Along with modern amenities, the Adahan Istanbul has two restaurants, Baylo and Goodmoodpera, which are popular with the city's residents -- a sure sign you've picked a winner.
Adahan Istanbul, Asmali Mescit Mah. General Yazgan Sok. No:14, Istanbul 34430 Turkey; +90 212 243 85 81
The House Hotel Bosphorus
This 19th-century landmark is now a hotel offering, among other rooms, a penthouse suite with a 180-degree view of the surroundings and a private wraparound terrace.
The modern and minimalist interior was created by the famed Turkish Autoban design firm, while the Lounge Bar serves drinks with a seaside view.
It's a bit far from the city center (a 20-minute drive), but the area has restaurants, cafés and shopping, as well as a close-up view of the Bosphorus Bridge.
The House Hotel Bosphorus, Salhane Sokak No 1 Ortakoy, Istanbul 34347 Turkey; +90 212 327 77 87
Step back in time at the Rooms Galata.
This 16-room hotel occupies two historic buildings. While the decor combines modern design with antique details, the walls still showcase their original frescoes.
All rooms have high ceilings, wooden floors and kitchenettes, but not all have private terraces.
If you need to breathe a little, there's a rooftop terrace with a sea view, as well as a downstairs cafe and courtyard with outdoor seating.
The Galata is located in the Beyoglu district, which is packed with an array of dining and nightlife options, a 20-minute walk from the city center.
Storie Rooms Galata, Sahkulu Mahallesi Kumbaraci Yokusus No 37, Istanbul 33430 Turkey; +90 212 293 31 86
Close to the major historic sights in the old city, Ibrahimpasa is in a renovated, three-story, turn-of-the-century Ottoman townhouse.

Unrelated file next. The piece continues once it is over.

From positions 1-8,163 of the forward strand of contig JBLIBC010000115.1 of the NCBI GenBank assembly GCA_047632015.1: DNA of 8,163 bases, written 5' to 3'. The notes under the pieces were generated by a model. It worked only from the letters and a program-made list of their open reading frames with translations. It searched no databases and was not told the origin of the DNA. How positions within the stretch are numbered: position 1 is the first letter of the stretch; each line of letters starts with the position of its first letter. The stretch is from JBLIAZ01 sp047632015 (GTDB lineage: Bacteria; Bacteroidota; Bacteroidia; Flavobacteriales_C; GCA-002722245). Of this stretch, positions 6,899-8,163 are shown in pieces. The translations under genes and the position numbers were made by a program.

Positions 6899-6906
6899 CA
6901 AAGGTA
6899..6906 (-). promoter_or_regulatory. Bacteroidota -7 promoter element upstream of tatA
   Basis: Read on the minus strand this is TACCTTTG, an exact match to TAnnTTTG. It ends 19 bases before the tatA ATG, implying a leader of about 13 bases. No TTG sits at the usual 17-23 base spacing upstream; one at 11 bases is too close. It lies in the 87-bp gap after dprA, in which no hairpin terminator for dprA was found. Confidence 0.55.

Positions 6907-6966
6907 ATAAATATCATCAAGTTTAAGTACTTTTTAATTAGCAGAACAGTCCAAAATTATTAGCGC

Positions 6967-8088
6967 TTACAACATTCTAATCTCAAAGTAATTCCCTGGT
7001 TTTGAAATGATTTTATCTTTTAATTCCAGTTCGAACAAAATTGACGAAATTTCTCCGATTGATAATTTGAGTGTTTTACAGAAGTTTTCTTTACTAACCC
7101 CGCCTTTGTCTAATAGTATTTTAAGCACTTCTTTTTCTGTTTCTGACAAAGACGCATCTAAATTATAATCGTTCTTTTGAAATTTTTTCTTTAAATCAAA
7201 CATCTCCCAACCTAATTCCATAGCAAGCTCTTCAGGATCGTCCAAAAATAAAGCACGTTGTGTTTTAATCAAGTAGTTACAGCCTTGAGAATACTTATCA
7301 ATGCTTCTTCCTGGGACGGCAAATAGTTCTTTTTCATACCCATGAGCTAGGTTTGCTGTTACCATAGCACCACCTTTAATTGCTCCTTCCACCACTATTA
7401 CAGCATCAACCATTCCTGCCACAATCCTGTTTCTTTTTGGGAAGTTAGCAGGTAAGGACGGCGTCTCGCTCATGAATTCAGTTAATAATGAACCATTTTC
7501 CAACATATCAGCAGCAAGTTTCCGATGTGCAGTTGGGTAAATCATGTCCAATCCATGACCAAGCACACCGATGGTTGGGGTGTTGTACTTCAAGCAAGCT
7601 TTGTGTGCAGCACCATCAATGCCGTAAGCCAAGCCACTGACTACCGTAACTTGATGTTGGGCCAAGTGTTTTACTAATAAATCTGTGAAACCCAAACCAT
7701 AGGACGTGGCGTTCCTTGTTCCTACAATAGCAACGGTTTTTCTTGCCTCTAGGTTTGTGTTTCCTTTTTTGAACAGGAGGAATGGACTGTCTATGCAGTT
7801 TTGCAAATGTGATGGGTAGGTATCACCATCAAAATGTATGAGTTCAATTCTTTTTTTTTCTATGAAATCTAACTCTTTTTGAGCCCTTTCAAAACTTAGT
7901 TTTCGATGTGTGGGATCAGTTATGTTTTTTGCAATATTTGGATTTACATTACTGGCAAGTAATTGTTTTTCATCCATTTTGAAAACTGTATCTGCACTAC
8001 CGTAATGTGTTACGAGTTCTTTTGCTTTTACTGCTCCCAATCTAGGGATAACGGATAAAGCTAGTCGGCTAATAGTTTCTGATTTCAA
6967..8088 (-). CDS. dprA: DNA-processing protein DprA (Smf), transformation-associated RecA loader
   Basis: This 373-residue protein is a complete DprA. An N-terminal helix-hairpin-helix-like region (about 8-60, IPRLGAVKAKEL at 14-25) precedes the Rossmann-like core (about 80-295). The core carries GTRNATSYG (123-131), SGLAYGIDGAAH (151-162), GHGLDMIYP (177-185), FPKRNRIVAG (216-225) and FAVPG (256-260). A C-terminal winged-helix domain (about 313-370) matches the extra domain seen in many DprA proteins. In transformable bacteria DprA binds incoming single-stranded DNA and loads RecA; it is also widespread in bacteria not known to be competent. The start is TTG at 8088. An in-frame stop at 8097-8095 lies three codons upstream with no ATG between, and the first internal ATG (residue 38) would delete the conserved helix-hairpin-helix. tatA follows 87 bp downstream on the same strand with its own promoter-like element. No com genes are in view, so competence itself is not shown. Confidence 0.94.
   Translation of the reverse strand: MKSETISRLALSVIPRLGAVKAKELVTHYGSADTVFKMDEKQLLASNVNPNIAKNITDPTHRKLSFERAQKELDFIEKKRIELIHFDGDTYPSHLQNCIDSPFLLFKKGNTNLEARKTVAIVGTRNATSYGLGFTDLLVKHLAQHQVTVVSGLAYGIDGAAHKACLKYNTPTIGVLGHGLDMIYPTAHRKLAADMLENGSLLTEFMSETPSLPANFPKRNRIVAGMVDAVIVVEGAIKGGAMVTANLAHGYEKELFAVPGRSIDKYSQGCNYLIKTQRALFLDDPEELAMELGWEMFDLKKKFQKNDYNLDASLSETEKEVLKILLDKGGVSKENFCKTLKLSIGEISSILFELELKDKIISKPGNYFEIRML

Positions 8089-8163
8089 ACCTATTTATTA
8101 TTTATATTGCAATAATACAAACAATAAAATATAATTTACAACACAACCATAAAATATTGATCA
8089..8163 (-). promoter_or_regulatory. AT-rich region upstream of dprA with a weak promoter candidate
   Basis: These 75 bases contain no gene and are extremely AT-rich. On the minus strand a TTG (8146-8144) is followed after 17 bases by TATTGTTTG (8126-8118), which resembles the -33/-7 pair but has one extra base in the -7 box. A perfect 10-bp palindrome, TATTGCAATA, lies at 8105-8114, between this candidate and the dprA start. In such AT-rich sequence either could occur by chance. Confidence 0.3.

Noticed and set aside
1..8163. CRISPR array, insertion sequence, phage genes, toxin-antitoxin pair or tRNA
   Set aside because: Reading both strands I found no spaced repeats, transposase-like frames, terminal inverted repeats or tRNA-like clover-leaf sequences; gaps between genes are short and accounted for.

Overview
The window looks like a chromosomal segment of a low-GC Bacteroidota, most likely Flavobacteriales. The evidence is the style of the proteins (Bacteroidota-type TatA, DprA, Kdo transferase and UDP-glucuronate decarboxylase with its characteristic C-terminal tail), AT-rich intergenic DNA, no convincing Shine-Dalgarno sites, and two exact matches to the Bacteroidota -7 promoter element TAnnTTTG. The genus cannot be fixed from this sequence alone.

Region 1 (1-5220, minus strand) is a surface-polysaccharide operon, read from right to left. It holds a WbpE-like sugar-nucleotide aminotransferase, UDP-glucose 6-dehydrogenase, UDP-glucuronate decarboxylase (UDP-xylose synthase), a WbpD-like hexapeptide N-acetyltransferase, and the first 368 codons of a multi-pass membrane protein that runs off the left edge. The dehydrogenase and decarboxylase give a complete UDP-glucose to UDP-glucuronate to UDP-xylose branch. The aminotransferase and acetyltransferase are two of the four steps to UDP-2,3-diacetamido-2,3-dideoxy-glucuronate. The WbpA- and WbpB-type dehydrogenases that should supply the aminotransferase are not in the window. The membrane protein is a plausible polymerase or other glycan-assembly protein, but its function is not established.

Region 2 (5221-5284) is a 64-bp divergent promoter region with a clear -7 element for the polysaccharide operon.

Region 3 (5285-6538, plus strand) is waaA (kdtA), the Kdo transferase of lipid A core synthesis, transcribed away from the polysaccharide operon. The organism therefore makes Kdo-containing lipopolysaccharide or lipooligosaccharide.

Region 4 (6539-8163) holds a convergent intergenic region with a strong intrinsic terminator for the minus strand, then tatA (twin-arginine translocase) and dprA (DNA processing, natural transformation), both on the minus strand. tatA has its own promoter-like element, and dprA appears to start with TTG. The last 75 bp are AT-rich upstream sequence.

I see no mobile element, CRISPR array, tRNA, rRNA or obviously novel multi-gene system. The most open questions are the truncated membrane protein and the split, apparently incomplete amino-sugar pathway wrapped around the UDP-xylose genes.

The hotel's 16 rooms have elegant designs, while the rooftop terrace shows off a full view of historic sights, as well as a bar for guests only -- a nice touch.
For those unlucky enough not to grow up eating the home-cooked recipes of a talented Turkish grandmother, Hunkar may become a second home.
Whether from the buffet or the menu, every dish -- from cold meze starters to main dishes of Ottoman descent -- tastes the way locals like it.
Items include Hunkar Begendi (smoked eggplant puree topped with lamb or beef chunks), fava bean spread and asure (pudding of chickpeas, kidney beans, rice and sugar topped with walnuts, pistachios, pomegranate, almonds and cinnamon).
The tasting menu encapsulates almost everything Turkish cuisine has to offer and is a good start for beginners.
Hunkar Restaurant, Mim Kemal Oke St. Nr:21 Nisantasi, Istanbul Turkey; +90 212 225 46 65
Reservations are mandatory at Istanbul's favorite contemporary Turkish restaurant.
Chef Civan Er takes on traditional recipes and ingredients from Anatolia and serves them with a modern outlook.
From the homemade bread warm out of the oven all the way to the fried mastic milk pudding, everything at Yeni Lokanta is impeccable (including a very understated and comfortable interior design).
Diners should try to snag a cocktail at the bar before heading to their table, because the drinks are just as good as the food.
Yeni Lokanta, Kumbaraci Yokusu No: 66, Istanbul Turkey; (0212) 292 25 50